Recently the Kings Cup in Kinston is an excellent example. After an opening round of +14, I had to claw and fight to shoot what I felt were decent rounds for myself, to grab 6th out of 10. It felt like work – and it was the tournament that I needed. I posted elsewhere that it was the first tournament that I had fun at in a while. That was not a slam on the previous events – I mean, I always have fun – but that one was nonstop good times, laughs and “good for the soul” fun.
This weekend though – it was that slap in the face reality check I mentioned.
My rounds – all four of them – are the four WORST rounds I’ve played at that particular course, in that particular layout (except the temp holes but to be honest those changes favored the field, not hurt them ) – in the last 12 months.
Let that sink in. The beautiful local course, #3 in my top five of favorites ( #1 Country Course, #2 Valley Springs) – and I just didn’t, couldn’t perform. It was shameful.
Day after Day it reappears
Night after night my heartbeat shows the fear
Ghosts appear and fade away
Come back another day
This all cumulates in some of the hardest decisions I’ve ever made in my life, and that’s no hyperbole.
I had registered for the 2019 Glass Blown Open and was waitlisted. For weeks I tracked the waitlist, moving from 8th to 7th, to 6th, to 5th, to being on the list – I made it! I was looking forward so much to going – to play the parks I’d heard of , to meet my favorite pros – to get a chance to say I was in the largest tournament, to just enjoy myself – and that’s when it hit me –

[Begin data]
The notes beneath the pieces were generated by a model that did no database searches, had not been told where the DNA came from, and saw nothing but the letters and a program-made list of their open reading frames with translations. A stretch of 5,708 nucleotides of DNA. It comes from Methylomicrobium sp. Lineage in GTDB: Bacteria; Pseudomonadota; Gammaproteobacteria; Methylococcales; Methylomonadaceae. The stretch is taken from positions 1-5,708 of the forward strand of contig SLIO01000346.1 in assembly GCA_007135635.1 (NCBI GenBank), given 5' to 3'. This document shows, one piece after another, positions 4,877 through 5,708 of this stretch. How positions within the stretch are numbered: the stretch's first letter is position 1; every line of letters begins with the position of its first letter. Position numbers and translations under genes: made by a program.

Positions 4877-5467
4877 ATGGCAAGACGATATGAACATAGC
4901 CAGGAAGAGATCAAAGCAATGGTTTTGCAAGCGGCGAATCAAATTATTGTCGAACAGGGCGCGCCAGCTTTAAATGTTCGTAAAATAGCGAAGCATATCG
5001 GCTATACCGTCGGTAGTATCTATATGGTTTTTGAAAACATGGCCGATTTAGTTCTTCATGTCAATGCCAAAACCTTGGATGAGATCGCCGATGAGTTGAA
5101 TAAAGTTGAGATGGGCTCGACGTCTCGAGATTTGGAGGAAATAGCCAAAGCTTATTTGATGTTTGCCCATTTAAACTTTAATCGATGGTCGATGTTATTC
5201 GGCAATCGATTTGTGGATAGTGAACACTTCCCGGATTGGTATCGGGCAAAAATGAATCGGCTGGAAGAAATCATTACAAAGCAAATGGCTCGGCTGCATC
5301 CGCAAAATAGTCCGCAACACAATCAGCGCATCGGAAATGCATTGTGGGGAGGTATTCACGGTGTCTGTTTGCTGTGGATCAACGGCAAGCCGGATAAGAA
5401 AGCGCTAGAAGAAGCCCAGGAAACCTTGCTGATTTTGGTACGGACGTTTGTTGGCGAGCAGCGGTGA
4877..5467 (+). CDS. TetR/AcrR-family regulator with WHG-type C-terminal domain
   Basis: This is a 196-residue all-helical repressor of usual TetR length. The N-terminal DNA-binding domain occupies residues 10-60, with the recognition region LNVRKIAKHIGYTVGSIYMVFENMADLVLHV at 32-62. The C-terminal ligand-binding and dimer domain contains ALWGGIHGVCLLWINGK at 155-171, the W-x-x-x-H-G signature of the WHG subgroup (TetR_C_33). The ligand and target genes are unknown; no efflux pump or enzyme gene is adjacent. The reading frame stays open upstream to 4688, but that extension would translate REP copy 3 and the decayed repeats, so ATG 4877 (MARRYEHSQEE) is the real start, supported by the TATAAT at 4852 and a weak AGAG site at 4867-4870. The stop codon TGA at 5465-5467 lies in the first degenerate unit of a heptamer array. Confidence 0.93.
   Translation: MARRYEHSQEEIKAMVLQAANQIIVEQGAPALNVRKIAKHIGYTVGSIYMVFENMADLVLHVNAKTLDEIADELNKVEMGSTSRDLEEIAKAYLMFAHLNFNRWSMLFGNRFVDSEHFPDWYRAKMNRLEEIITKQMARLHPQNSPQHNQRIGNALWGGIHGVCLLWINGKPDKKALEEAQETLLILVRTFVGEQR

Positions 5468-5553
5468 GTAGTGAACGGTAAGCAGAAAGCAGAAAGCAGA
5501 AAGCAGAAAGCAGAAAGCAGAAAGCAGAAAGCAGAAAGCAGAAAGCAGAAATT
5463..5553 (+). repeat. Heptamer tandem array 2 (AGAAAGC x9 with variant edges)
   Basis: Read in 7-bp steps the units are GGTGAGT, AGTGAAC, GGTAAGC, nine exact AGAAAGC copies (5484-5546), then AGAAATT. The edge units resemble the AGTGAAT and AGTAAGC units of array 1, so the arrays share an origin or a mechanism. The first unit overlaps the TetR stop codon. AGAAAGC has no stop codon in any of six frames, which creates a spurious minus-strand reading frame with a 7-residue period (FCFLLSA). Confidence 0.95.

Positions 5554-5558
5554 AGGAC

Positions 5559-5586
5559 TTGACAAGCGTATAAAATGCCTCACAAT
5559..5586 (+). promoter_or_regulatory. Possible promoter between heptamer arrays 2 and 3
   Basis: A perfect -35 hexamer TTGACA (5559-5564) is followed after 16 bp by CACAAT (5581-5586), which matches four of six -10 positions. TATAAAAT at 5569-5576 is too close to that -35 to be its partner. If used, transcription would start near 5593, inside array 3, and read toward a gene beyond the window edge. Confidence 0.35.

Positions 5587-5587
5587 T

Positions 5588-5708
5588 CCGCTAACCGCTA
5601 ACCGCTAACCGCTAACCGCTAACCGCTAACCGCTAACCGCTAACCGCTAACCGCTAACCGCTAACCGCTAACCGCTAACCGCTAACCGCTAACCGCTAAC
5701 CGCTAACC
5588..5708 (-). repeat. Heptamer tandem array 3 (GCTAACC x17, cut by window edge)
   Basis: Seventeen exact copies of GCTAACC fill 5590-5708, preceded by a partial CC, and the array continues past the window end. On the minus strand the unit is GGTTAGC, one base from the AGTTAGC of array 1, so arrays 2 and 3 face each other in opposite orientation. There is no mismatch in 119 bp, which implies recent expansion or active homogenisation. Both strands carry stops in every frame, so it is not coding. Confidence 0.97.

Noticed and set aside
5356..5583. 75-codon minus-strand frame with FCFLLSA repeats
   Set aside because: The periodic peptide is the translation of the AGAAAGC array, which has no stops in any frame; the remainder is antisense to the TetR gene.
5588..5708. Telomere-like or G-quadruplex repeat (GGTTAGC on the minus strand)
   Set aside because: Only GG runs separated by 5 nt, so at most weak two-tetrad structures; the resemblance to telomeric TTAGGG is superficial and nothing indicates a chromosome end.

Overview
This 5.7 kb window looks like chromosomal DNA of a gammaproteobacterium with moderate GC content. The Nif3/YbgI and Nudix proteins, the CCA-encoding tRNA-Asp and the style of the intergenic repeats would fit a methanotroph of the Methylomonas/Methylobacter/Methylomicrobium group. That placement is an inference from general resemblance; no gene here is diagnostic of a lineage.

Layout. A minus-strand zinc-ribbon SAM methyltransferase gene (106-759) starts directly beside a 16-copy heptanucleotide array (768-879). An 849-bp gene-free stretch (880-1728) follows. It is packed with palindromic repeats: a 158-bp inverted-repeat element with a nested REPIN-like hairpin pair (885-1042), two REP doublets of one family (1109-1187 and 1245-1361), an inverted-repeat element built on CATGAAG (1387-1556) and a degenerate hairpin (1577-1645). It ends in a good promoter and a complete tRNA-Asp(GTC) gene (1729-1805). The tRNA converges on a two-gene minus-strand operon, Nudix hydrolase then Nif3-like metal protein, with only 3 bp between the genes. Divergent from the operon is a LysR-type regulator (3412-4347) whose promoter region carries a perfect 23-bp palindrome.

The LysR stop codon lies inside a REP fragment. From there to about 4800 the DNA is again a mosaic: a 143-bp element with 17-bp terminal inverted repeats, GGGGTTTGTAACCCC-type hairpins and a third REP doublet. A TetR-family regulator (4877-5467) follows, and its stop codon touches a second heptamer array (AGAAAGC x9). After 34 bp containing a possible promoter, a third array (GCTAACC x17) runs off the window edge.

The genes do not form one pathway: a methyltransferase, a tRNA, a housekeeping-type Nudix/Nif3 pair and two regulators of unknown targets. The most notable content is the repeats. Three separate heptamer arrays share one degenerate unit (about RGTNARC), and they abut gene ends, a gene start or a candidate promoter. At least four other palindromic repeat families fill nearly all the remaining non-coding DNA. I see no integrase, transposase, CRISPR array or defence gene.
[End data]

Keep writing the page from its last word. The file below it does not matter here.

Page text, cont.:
I wouldn’t enjoy it.
I know I wouldn’t. If anything, if I continued on the path I was on, it would very likely make me hate the very thing – the only thing – that has energized me in the past 10 or so years – and I can’t do that. I can’t let the GBO be like the golf trip that I left early and sold my clubs when I got home.
Mrs. Fly Guy is always advising me ‘Take it slow …” – and I was not listening. Going to GBO would have been Overkill.
And I love disc golf – I do so damn much it hurts – and I refuse to pay a couple thousand dollars and spend a week killing what I love. Had I flown out to Emporia and come in DFL out of a field of 184 I’d never play again – I’d be so damned incensed at myself I couldn't bear to do it.
So I dropped this morning. And cancelled my hotel. And cancelled my non-refundable flight. And hope that in the end I did the right thing.
I also am going to take some looks at what I am throwing. I’ve been blindly loyal with zero compensation to one line of discs for 2 years now. I fly the banner hard for them, always recommend them, and champion them at every chance – but dammit – I know I’ll never merit a players sponsorship, and it seems despite TD’ing events, volunteering, social media presence, building a course and running a disc golf retail outlet they’ll never recognize me as an ambassador – so I really see no reason not to “see other people” as it would be and see what else out there might help me improve.
Also for now, I’m dropping my plans for next week too, and taking a break. I was slated to play the Rock Ridge Rumble, but don’t have it in me to take another licking. I need a break.
My next event is the ECO event at Castle Hayne. I’m shifting my focus to playing all 10 of those events and trying to prove my mettle in a Rec field of some strong players.
But for now, I need the rest.
I can’t get to sleep
I think ……